Texas Workers' Comp Network Report Card Released


The Workers’ Compensation Research and Evaluation Group (WCREG) has released the 2020 Workers’ Compensation Network Report Card results. The report can be viewed here

WCREG is required by Chapter 405 of the Texas Labor Code to study and research various system issues, including: the delivery of benefits; litigation and controversy related to workers' compensation; insurance rates and ratemaking procedures; rehabilitation and reemployment of injured employees; the quality and cost of medical benefits; employer participation in the workers' compensation system; employment health and safety issues; and other matters relevant to the cost, quality, and operational effectiveness of the workers' compensation system.

What Does the Report Card Show? 

A snapshot” overview of the report noted the following key findings: 

  • 48 percent of all new workers’ compensation claims in 2020 have been treated in networks, up from 28 percent in 2010.
  • Overall, medical costs in networks still outperform those in non-network. In 2020, network medical costs were about 9 percent lower per claim at 18 months post-injury compared with non-network claims.
  • The medical cost gap widened between network and non-network claims at 18 months post-injury (using claims from the previous report card). Network medical costs were about 9 percent lower per claim at 18 months post-injury compared with non-network claims.
  • The percentage of network injured employees who went back to work after their injury increased to 95 percent in 2020, an eight percent increase since 2011. The return-to-work rate for non-network injured employees declined slightly to 89 percent for the same timeframe.
  • Physical functioning measures a person’s ability to do everyday tasks. Mental functioning measures a person’s ability to think and reason. All networks had higher physical functioning scores among their injured employees than non-network. Most network patients had better or equal mental functioning scores as well. Both scores among network injured employees have consistently been higher than those of non-network injured employees and the U.S. population since 2012.
  • Network claims get medical care sooner than non-network claims.

Other Key Findings

  • A higher percentage of network injured employees received evaluation and management, physical medicine, and pharmacy services than non-network claims. A higher percentage of nonnetwork injured employees received hospital services.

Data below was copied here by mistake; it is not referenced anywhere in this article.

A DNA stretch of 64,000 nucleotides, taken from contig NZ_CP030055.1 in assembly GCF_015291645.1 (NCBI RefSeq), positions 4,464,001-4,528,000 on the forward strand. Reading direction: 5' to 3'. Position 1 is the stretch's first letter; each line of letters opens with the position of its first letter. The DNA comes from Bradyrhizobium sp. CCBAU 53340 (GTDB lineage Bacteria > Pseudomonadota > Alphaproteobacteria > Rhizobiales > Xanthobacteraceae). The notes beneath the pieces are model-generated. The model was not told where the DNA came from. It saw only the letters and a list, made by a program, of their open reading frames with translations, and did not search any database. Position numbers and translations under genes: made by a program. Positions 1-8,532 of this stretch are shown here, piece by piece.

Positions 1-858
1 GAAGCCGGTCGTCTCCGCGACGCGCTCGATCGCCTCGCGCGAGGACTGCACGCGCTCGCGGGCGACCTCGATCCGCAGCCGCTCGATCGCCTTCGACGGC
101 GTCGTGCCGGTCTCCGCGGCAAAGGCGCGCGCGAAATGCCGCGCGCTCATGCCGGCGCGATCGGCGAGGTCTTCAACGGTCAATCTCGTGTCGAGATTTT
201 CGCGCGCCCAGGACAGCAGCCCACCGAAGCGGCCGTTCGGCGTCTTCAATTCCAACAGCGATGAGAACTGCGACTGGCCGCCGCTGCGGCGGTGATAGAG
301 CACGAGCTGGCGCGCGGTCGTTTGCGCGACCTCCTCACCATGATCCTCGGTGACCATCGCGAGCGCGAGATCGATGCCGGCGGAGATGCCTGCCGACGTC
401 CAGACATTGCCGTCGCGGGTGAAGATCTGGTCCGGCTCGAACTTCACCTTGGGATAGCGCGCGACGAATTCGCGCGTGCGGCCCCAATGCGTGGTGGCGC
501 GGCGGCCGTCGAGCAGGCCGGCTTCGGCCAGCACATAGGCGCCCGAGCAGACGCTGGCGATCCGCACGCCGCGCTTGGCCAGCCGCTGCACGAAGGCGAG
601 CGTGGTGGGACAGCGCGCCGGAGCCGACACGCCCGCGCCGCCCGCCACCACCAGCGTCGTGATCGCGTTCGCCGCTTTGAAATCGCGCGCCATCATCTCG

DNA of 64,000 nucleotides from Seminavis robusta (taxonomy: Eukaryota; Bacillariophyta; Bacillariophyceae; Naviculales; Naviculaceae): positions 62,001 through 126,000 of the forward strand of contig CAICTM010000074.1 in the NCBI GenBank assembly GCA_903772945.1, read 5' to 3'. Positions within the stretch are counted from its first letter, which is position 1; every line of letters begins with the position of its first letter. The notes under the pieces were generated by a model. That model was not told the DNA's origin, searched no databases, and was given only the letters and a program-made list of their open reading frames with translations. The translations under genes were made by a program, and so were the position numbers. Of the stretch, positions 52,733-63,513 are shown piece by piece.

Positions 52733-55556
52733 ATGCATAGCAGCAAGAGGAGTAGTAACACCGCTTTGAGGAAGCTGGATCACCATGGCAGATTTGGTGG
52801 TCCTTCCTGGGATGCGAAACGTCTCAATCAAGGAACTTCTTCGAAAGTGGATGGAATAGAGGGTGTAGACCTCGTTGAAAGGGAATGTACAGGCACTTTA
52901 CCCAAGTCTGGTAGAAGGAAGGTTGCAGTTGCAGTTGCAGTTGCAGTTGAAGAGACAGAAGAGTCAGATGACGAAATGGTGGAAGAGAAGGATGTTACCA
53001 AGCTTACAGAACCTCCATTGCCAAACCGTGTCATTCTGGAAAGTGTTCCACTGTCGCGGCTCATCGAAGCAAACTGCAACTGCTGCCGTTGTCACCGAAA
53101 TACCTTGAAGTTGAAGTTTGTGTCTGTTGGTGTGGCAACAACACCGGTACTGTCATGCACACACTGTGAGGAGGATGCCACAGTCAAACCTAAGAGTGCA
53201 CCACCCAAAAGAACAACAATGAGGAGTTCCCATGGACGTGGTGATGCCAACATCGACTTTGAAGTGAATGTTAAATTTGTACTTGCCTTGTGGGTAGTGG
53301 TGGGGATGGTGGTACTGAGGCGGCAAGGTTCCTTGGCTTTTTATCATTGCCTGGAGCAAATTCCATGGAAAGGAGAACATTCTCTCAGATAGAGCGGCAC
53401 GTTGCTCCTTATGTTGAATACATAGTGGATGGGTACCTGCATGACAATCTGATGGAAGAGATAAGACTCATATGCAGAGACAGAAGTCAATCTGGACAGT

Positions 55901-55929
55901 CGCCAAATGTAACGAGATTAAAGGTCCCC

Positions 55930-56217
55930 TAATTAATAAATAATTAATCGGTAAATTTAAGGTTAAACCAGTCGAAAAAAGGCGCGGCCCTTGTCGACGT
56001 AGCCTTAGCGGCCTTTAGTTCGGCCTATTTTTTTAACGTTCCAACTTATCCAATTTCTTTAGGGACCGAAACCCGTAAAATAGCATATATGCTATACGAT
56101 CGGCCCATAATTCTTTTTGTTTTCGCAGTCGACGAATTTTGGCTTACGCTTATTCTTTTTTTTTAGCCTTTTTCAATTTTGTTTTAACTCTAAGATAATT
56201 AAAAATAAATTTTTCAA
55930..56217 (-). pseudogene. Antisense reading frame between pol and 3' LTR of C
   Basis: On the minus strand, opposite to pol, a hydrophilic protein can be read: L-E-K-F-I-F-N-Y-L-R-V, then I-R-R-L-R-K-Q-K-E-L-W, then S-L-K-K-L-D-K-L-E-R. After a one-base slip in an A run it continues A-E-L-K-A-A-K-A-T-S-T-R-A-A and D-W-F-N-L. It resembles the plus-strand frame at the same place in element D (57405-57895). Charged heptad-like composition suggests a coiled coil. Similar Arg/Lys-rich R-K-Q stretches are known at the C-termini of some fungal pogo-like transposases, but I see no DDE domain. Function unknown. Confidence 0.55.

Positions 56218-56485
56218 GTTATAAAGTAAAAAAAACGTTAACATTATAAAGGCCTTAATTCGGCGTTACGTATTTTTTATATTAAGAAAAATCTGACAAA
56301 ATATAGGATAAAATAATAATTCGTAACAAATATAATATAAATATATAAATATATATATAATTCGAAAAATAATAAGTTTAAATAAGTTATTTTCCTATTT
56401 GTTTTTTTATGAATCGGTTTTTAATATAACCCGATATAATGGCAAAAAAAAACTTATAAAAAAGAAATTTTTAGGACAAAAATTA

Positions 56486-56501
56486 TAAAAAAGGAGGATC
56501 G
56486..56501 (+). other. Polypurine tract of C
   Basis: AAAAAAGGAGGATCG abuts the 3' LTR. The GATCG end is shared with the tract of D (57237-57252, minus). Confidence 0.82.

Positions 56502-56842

• Most networks had a higher percentage of injured employees who reported that they had no problems getting needed medical care after their injury than non-network claims.
  • While overall satisfaction with medical care was mixed for network and non-network claims, many network injured employees reported higher levels of satisfaction with their treating doctor.

Additional report card findings are available here.

COVID-19 Impact on Networks Not Measured

The report card analyzed medical costs, utilization of care, and some access to care measures using administrative data for services provided to injured employees as of December 31, 2019. As a result, any impact of COVID-19 on the networks is not reflected in the card.

Report Takeaways

Overall, the 2020 network report card demonstrates that the Texas workers’ compensation certified networks healthcare is more cost-efficient than non-network healthcare treatment. This is due, in part, to lower hospital utilization and lower prices per service.

There are 30 networks covering 254 Texas counties that are certified to provide workers’ compensation health care services to insurance carriers as of June 1, 2020. Twenty-one certified networks actively treated injured employees as of May 31, 2019.

Since 2006, about 1.1 million injured employees have been treated in workers’ compensation networks.

The Bottom Line

The performance of the certified workers’ compensation networks in Texas and the successful implementation and utilization of the ODG Treatment Guidelines by networks, insurers, and healthcare providers have played a significant role in improved performance of the Texas workers’ compensation system. The networks have played a major role in the improved return to work of injured employees and increased the quality of care that injured employees receive.

Employers and insurers alike should consider requiring all injured employees to be treated in network. Such an approach would provide additional improvement in Texas system medical costs, the return to work rate of injured employees, and further improve the overall quality of care received by injured employees.

By Steve Nichols

Steve Nichols, the president of Sentinel Governmental Affairs, is an accomplished government and public affairs professional with over 30 years of experience with workers' compensation issues and regulatory advocacy representing insurance companies and other organizations. Steve is a recognized thought leader on workers’ compensation and other insurance issues. He previously served as the manager of workers’ compensation services at the nation's largest state property and casualty insurance trade association – the Insurance Council of Texas (ICT) – where he served as an advocate for the insurance industry and a vibrant workers’ compensation system. He is a passionate champion of telemedicine. In Steve’s current role, he provides consultation, business development, and lobbying services to a wide range of business and organization within and outside of the insurance industry. Learn more about Steve by visiting his website at https://www.stevewnichols.com/


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